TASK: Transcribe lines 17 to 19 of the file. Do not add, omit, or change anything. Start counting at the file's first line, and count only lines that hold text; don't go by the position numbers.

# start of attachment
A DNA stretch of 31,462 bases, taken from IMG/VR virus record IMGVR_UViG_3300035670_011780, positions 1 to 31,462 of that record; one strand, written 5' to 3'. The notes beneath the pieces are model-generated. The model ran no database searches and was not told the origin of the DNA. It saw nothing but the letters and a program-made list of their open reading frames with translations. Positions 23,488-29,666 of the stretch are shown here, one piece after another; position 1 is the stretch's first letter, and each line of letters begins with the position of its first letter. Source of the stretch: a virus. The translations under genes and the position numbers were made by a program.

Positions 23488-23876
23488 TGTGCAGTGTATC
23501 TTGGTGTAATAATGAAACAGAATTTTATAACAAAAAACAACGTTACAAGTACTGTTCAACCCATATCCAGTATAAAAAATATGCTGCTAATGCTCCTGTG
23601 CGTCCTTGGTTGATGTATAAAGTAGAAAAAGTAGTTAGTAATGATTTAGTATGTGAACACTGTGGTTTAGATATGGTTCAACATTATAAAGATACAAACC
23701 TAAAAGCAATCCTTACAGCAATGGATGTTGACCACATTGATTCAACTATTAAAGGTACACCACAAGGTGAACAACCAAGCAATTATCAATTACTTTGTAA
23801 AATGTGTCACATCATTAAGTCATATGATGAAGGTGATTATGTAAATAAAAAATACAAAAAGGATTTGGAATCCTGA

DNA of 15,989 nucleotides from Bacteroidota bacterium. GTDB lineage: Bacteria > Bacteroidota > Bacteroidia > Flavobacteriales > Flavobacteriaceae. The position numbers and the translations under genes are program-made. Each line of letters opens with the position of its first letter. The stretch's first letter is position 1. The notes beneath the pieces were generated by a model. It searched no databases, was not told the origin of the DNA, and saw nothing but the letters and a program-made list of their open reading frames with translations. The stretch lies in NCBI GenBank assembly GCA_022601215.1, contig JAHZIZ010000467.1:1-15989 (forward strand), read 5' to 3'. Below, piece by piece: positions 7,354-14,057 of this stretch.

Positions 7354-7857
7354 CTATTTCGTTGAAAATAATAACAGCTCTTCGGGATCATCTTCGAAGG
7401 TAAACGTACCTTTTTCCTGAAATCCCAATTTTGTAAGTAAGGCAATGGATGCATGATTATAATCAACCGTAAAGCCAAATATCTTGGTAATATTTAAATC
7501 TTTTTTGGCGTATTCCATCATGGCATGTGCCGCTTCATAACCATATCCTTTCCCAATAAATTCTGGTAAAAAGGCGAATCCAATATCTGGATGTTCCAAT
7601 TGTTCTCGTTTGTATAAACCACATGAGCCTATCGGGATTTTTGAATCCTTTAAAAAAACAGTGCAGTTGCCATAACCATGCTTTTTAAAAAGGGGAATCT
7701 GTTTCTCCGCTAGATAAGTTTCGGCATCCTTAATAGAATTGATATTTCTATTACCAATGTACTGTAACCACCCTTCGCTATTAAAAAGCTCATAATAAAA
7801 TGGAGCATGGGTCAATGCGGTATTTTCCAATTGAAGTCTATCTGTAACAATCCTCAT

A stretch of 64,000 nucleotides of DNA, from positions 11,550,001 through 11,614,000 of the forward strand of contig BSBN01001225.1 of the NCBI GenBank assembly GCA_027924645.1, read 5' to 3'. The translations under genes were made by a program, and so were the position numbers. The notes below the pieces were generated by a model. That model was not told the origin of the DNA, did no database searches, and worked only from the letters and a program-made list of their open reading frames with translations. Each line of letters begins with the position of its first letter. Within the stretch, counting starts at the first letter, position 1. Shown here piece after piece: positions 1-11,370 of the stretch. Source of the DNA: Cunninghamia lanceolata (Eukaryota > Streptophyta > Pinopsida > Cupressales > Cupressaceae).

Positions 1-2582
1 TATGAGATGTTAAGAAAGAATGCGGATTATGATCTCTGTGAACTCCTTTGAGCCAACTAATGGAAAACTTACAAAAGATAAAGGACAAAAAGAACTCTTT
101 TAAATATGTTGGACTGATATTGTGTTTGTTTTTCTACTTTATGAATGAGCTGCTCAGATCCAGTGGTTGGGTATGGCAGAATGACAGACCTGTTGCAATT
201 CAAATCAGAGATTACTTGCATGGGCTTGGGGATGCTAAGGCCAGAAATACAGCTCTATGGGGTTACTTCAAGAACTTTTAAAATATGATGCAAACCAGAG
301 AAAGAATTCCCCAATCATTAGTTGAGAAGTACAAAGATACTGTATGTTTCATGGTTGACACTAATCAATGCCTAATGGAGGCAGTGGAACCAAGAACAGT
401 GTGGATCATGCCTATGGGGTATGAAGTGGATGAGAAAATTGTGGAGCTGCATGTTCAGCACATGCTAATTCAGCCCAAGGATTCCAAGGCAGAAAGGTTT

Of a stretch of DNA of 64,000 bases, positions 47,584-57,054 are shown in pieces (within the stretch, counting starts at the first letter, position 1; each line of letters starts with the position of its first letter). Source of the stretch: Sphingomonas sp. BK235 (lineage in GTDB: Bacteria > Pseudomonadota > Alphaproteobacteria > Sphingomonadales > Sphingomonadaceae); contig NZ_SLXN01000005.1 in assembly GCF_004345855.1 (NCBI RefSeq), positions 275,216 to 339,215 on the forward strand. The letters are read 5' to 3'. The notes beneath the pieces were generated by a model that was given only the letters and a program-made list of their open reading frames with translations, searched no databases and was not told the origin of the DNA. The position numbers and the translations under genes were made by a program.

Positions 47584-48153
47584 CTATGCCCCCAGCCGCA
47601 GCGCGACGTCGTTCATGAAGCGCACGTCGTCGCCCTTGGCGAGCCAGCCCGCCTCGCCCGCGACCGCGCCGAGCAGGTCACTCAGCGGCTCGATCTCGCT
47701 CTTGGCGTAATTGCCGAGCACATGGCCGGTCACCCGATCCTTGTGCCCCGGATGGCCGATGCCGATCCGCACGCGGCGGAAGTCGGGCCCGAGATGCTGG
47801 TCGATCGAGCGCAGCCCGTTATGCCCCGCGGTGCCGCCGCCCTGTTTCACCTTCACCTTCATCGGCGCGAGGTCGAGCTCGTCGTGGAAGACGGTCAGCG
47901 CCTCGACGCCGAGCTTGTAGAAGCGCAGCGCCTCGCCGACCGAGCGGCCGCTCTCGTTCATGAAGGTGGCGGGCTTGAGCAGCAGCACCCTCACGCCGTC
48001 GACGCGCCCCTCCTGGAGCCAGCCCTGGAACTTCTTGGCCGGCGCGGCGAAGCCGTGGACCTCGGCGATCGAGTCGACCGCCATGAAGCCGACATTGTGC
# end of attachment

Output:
Positions 1-2582
1 TATGAGATGTTAAGAAAGAATGCGGATTATGATCTCTGTGAACTCCTTTGAGCCAACTAATGGAAAACTTACAAAAGATAAAGGACAAAAAGAACTCTTT
101 TAAATATGTTGGACTGATATTGTGTTTGTTTTTCTACTTTATGAATGAGCTGCTCAGATCCAGTGGTTGGGTATGGCAGAATGACAGACCTGTTGCAATT